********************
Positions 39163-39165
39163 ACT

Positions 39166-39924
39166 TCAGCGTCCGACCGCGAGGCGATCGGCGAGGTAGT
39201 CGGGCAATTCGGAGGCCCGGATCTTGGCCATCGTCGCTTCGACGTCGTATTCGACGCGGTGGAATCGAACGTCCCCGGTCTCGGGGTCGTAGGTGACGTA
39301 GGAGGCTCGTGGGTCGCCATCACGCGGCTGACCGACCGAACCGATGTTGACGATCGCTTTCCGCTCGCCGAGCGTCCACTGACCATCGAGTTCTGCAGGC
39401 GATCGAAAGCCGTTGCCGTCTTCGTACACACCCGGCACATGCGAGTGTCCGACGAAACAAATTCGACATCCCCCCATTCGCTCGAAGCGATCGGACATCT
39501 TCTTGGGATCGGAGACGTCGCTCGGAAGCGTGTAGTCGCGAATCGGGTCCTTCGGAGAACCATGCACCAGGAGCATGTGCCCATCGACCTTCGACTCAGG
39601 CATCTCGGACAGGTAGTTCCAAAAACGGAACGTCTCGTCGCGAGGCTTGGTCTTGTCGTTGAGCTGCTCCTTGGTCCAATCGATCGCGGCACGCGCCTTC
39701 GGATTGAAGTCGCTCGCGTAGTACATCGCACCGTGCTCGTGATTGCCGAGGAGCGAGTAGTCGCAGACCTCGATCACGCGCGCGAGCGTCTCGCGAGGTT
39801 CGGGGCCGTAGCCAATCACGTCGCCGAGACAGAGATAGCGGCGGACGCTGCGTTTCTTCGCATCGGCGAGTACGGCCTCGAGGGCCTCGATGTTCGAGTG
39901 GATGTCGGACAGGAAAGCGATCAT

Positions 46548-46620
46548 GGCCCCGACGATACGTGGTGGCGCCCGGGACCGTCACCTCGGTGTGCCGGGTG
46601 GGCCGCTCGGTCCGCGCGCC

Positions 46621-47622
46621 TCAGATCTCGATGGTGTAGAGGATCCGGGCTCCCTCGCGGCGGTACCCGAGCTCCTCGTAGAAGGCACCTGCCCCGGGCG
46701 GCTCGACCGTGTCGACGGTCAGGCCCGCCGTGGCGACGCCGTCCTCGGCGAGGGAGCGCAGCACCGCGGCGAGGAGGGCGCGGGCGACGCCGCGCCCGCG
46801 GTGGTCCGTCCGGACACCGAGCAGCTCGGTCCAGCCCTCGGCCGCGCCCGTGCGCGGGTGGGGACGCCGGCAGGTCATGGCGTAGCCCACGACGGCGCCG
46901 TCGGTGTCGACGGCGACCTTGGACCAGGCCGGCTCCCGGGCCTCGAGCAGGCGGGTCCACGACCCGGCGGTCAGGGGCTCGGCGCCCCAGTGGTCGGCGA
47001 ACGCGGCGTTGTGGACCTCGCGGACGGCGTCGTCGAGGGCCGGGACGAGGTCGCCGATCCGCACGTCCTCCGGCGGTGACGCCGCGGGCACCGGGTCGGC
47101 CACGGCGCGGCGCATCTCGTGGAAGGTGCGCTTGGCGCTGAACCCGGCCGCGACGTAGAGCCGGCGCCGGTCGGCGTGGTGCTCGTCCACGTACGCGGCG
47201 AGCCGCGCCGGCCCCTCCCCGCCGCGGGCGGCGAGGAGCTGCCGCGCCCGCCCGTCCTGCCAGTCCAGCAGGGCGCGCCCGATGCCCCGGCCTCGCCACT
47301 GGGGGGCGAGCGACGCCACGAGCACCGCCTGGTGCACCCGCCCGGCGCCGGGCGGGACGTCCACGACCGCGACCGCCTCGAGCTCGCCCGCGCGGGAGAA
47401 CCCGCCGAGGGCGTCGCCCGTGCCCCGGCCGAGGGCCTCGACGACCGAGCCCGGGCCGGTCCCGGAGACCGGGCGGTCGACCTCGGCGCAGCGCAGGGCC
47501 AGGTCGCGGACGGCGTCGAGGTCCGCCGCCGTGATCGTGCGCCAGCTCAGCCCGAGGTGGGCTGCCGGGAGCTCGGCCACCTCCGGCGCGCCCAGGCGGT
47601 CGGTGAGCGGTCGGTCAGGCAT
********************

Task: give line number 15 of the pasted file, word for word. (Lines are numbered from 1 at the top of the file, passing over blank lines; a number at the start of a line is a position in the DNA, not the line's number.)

46601 GGCCGCTCGGTCCGCGCGCC